Vitamin D Deficiency Rickets
Vitamin D deficiency rickets is a common clinical manifestation of advanced vitamin D deficiencies, characterized by a disorder of bone mineralization, mainly encountered during growth. Daily need of vitamin D is 400-800 IU, with an average of 500 IU / day, regardless of age, depending on the growth, sun exposure and individual factors.
Vitamin D deficiency rickets occurs most frequently in the first two years of life but the disease can affect any period of childhood. In adults, in advanced forms of vitamin D deficiency, osteomalacia is installed. There are forms of rickets, where the genetic component is involved:
- Vitamin-dependent rickets (Prader hereditary rickets).
- Vitamin D resistant rickets (Albright hereditary rickets).
Causes Of Vitamin D Deficiency Rickets
The main cause of vitamin D deficiency rickets is represented by a insufficient intake of endogenous or exogenous vitamin D:
- Absence of vitamin D prophylaxis.
- Insufficient sun exposure or ineffective sun exposure due to pollution, season or skin pigmentation.
- Nutritional deficiency of calcium and phosphorus (common in premature infants).
- Nutritional deficiency of vitamin D.
Risk Factors Of Vitamin D Deficiency Rickets
- Age 3-6 months – 2 years.
- Artificial feeding, without vitamin D supplementation.
- Malnutrition, malabsorption.
- Frequent infections, diarrhea.
- Neonatal septicemia.
- Intranatal trauma.
- Corticotherapy for a long period.
- Antiepileptic treatment.
- Extrahepatic biliary atresia.
- Abandoned, institutionalized children.
- Kidney failure.
- Pregnancy disorders.
- Ecological factors.
Signs And Symptoms Of Vitamin D Deficiency Rickets
- Manifestations of mild hypocalcemia events: anxiety, night sweats, unmotivated irritability, feeling of breathlessness, muscle cramps, numbness of extremities, feeling of lump in throat.
- Palpitations, abdominal pain, bloating, loss of appetite, early satiety, asthenia, emotional volatility, reduced ability to concentrate.
- Manifestations of sever hypocalcemia: seizures, muscle contractures, screaming for no apparent reason, glottis spasm, tremor, signs of intracranial hypertension (in newborns).
- Delay of growth, short stature, bone changes, thickening of the extremities, thickening of the condro-costal joints, deformations of the chest (sternum out in relief, and distant lower ribs – pigeon breast), the appearance of Harrison subcostal groove, cranial deformation (asymmetric prominence of the frontal and parietal bose, occipital flattening) craniotabes – occipital bone softening, at palpation it has the consistency of a celluloid ball.
- Fontanels are open after the age of 18 months or, sometimes, craniosynostosis.
- Delayed appearance of the first incisors (after 10 months) or incomplete tooth eruption after 3 years.
- The abdomen is relaxed due to the low muscle tone.
- Liver and spleen are pushed down, due to chest deformity.
- Limb deformities and bone fractures.
Diagnosis Of Vitamin D Deficiency Rickets
Diagnosis of vitamin D deficiency rickets is based on clinical examination and paraclinical investigations
- Low or normal serum calcium.
- Phosphorus – low or normal.
- Low elimination of calcium in the urine.
- Increased alkaline phosphatase.
- Increased phosphaturia.
- Increased levels of parathyroid hormone.
- Demineralization of the skeleton.
- Proliferation of osteoid tissue in the growth areas of the bones.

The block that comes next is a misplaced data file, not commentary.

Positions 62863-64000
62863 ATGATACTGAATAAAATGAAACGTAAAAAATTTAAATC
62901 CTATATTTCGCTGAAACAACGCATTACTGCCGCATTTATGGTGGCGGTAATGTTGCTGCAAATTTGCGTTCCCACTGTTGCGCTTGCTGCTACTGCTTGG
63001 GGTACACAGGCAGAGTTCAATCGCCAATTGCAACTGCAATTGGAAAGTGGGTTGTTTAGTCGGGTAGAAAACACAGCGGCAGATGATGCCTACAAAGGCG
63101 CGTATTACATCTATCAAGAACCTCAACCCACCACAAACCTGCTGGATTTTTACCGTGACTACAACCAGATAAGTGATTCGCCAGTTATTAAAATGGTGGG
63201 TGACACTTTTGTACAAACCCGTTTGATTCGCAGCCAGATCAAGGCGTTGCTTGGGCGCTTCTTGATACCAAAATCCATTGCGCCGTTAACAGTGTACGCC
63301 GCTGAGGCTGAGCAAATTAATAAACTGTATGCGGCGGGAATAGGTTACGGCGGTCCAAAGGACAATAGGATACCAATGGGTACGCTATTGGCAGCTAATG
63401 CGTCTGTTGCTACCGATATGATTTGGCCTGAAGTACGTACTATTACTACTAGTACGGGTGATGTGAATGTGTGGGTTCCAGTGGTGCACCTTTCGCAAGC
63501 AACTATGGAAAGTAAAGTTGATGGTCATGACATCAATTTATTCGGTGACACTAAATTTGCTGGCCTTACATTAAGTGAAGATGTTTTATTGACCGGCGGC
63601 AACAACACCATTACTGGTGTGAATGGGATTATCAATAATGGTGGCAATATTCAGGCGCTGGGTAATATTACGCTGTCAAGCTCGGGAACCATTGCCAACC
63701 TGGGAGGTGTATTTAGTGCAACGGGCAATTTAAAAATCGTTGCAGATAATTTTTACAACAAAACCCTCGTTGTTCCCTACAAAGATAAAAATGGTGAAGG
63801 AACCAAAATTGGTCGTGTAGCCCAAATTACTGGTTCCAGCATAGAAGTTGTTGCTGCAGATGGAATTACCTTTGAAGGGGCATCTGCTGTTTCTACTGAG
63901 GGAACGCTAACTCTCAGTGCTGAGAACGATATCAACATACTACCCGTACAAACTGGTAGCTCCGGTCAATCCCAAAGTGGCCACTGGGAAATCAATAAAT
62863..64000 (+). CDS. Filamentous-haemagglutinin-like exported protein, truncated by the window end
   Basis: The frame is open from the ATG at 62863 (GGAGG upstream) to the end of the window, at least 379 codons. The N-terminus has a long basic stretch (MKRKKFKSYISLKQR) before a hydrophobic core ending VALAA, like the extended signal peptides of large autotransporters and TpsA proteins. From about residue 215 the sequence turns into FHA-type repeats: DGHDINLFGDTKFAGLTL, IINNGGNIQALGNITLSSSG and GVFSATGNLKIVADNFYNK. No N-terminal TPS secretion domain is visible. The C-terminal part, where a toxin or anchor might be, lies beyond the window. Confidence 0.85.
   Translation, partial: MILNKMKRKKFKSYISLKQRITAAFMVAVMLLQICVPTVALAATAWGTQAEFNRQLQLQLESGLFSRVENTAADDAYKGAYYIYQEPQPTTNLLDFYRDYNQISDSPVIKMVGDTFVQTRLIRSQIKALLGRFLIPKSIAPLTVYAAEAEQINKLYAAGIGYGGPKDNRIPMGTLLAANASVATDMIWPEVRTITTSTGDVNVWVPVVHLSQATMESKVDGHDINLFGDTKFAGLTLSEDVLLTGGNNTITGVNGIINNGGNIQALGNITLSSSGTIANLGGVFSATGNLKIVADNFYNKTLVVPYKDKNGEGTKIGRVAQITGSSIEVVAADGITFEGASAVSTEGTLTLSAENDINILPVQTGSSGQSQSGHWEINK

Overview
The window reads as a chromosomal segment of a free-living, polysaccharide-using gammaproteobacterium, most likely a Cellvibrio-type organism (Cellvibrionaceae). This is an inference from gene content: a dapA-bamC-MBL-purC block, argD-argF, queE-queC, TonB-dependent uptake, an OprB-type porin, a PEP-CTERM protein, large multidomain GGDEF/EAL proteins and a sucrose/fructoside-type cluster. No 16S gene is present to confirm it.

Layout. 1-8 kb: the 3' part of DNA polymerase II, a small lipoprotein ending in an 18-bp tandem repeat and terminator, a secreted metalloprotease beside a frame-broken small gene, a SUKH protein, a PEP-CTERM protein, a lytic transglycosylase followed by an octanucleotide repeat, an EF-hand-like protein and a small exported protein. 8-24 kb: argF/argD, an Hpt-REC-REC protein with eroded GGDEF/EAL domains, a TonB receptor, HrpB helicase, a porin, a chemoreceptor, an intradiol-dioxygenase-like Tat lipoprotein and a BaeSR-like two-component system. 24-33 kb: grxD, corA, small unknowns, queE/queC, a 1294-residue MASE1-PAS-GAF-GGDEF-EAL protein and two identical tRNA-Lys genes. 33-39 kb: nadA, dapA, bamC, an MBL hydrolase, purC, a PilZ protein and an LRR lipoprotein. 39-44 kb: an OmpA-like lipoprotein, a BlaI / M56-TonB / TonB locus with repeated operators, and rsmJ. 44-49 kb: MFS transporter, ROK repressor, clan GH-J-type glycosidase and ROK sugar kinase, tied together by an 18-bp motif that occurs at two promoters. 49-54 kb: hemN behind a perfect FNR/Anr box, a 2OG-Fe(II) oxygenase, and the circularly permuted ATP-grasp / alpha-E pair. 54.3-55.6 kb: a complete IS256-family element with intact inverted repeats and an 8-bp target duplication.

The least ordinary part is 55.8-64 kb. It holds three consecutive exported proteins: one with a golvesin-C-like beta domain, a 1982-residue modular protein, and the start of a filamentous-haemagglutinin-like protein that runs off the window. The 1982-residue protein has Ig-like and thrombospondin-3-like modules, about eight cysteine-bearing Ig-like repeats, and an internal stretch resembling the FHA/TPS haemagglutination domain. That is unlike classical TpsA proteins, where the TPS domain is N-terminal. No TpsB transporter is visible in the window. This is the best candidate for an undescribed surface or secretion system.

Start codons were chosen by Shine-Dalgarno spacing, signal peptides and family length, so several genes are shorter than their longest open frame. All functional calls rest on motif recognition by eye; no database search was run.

- Magnesium levels.
- Total proteins levels.
- Investigation of liver and kidney function.
- Radiography of the extremities:
- Enlargement of the epiphysis cartilage enlargement and irregular calcification of the metaphyseal extremity.
- Shaft head looks like a cup;
- Osteo-cartilaginous junction looks fringe, with a vague contour.
- Chest radiography: anterior extremities of the ribs are enlarged.
Treatment And Prophylaxis Of Vitamin D Deficiency Rickets
- Exposure to sun at minimum 15 minutes a day.
- Correct diet, rich in vitamin D, A, calcium and phosphorus.
- Until the recovery of vitamin D deficiency rickets, will not be encouraged sitting position and walking of the baby, in order to prevent bone deformations.
- Will be avoided the abuse of flour.
- White fish, because is rich in vitamin D, which can be used after the age of 10-12 months, are indicated, in the absence of intolerance, milk, cream, egg yolk, liver, beef, veal or pork and butter.
- Is required a high calcium and phosphorus intake (400-800 mg / day).
- Foods rich in vitamin D: cod liver oil, cod liver and tuna liver, oysters, fish oil, egg yolk, liver and veal.
- Diet will ensure adequate amounts of vitamin A and vitamin F.
Attention!!! Vitamin D is toxic in high doses.
Prophylaxis is based on vitamin D supplementation in the form of drugs.
- Antenatal prophylaxis should be started by administration of vitamin D, 1000 – 1200 IU / day and calcium preparations in the last trimester of pregnancy.
- Vitamin D supplementation will continue in the first days after birth, for 18-24 months continuously and then up to age of 5 years, during the cold seasons of the year.
- 500 – 800 IU vitamin D daily.
- 1000 -1500 IU vitamin D daily during the first months of life: in twins, in the absence of prenatal prophylaxis, in anticonvulsant therapy, in corticosteroids therapy and in other high-risk groups of children.
- In premature newborns, in underweight newborns, 160 IU / kg / day of vitamin D, daily is recommended. Premature infants are more susceptible to vitamin D deficiency rickets and require high doses of vitamin D, until the third quarter of life (period required for calcium stocks recovery).
- In premature infants and infants who receive less than 400 ml of milk per day is required addition of calcium, 50 mg / kg / day.